NEW YORK CITY (TND) — A pilot program in New York City will install public health vending machines (PHVM) which will dispense products like naloxone and clean needles in an effort to help those who are "disproportionately burdened" by overdoses.
In December, the Fund for Public Health in New York, a non-profit organization, opened a request for proposals to install 10 PHVMs in select NYC locations. The proposal says the endeavor is expected to have a price tag of $730,000. Taxpayers will foot the bill.
Racial equity does not mean simply treating everyone equally, but rather, allocating resources and services in such a way that explicitly addresses barriers imposed by structural racism (i.e. policies and institutional practices that perpetuate racial inequity) and White privilege (i.e. historical and contemporary advantages in access to resources and opportunities afforded to White people) so that all people have access to what they need to enjoy full, healthy lives," the Fund for Public Health in New York says in its request for proposals.
The machines will dispense "harm reduction and wellness supplies," such as sterile syringes and the anti-overdose drug naloxone, which is commonly branded as Narcan.
According to data from the NYC Department of Health and Mental Hygiene (NYC DOHMH), over 2,000 people died from accidental overdoses in NYC in 2020. A study from the National Center for Health Statistics (NCHS), combined with data from the Centers for Disease Control and Prevention, shows more than 1 million people have died in America from overdoses since 1999.
Black and Latino residents in neighborhoods with the highest rates of poverty, including South Bronx and East Harlem, reported the most overdose deaths in 2020," NYC DOHMH data says.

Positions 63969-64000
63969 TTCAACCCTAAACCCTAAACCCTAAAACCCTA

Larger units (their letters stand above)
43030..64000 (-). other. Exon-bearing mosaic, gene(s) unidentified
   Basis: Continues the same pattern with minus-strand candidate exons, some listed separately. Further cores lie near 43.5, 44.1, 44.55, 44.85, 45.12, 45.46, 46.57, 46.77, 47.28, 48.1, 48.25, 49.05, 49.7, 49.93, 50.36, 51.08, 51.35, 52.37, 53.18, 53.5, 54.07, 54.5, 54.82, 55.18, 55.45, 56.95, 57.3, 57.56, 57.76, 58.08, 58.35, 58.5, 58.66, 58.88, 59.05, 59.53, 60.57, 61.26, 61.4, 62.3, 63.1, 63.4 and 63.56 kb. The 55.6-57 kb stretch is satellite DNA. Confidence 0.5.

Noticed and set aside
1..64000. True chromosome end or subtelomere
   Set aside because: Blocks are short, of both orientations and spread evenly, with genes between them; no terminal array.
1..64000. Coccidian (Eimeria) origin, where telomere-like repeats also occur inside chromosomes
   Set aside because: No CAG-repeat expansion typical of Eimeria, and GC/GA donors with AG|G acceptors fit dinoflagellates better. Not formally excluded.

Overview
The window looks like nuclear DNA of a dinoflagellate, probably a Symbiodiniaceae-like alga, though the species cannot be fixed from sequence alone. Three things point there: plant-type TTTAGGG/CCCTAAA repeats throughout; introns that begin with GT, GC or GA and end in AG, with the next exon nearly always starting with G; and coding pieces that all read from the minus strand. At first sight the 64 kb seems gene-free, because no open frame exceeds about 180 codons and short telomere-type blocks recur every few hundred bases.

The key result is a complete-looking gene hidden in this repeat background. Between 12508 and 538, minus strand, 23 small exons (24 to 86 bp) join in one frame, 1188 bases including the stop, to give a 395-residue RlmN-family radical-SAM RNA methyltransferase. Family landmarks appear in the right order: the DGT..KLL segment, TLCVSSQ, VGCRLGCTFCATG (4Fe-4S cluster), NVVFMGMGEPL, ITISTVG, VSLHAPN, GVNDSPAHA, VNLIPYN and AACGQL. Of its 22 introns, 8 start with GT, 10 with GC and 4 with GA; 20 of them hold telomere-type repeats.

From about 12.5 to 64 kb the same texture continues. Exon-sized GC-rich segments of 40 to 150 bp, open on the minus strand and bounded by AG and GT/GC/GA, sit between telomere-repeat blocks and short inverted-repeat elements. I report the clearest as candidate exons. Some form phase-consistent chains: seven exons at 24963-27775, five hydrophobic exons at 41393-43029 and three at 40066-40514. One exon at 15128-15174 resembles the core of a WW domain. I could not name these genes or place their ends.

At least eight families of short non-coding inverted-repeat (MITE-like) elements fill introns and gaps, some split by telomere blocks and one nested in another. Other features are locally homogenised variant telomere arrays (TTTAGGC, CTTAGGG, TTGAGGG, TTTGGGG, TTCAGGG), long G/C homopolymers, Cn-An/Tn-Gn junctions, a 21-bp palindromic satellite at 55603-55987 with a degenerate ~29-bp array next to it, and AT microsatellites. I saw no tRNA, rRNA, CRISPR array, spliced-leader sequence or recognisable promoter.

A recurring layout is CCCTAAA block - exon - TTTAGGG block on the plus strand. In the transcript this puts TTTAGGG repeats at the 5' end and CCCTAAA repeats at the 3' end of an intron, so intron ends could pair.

South Bronx and East Harlem are two locations the proposal says machines will be installed. Brooklyn and Union Square will also potentially be getting machines.
NYC's health department, along with Mayor Bill de Blasio, announced in November the city would open the first legal heroin injection sites in America, called Overdose Prevention Centers (OPC), also in an effort to fight against fatal overdoses.
Dr. Dave Chokshi, the commissioner of the New York City Department of Health and Mental Hygiene, said in an interview with NPR the OPCs were designed to be operated long-term.
Unfortunately, the overdose crisis is worsening," Chokshi reportedly said. "This is something that we feel deep conviction about and also a sense of urgency to address.
However, some are not in favor of the machines and their installation.
Republican Rep. Lee Zeldin said in a tweet he sees the machines as the government giving drug users access to tools that enables them to use drugs.
It's being reported that NYC’s latest answer to the drug abuse epidemic is to dispense needles from vending machines like candy. That’s on top of new locations around NYC to shoot up. People should be encouraged to get OFF drugs, not having govt load them up w/ tools to use more," Zeldin says on Twitter.
I'd be for these vending machines if they promise to put them in Central Park, Fifth Avenue and Park Avenue — right where the wealthiest people stay," Hawk Newsome, the leader of NYC Black Lives Matter, said in an interview with the New York Post. "Why should our children have to walk past people who are congregating around these machines and nowhere else?
The deadline for the public health vending machines (PHVM) proposals is Jan. 20 and funding for the proposals will be announced Jan. 31.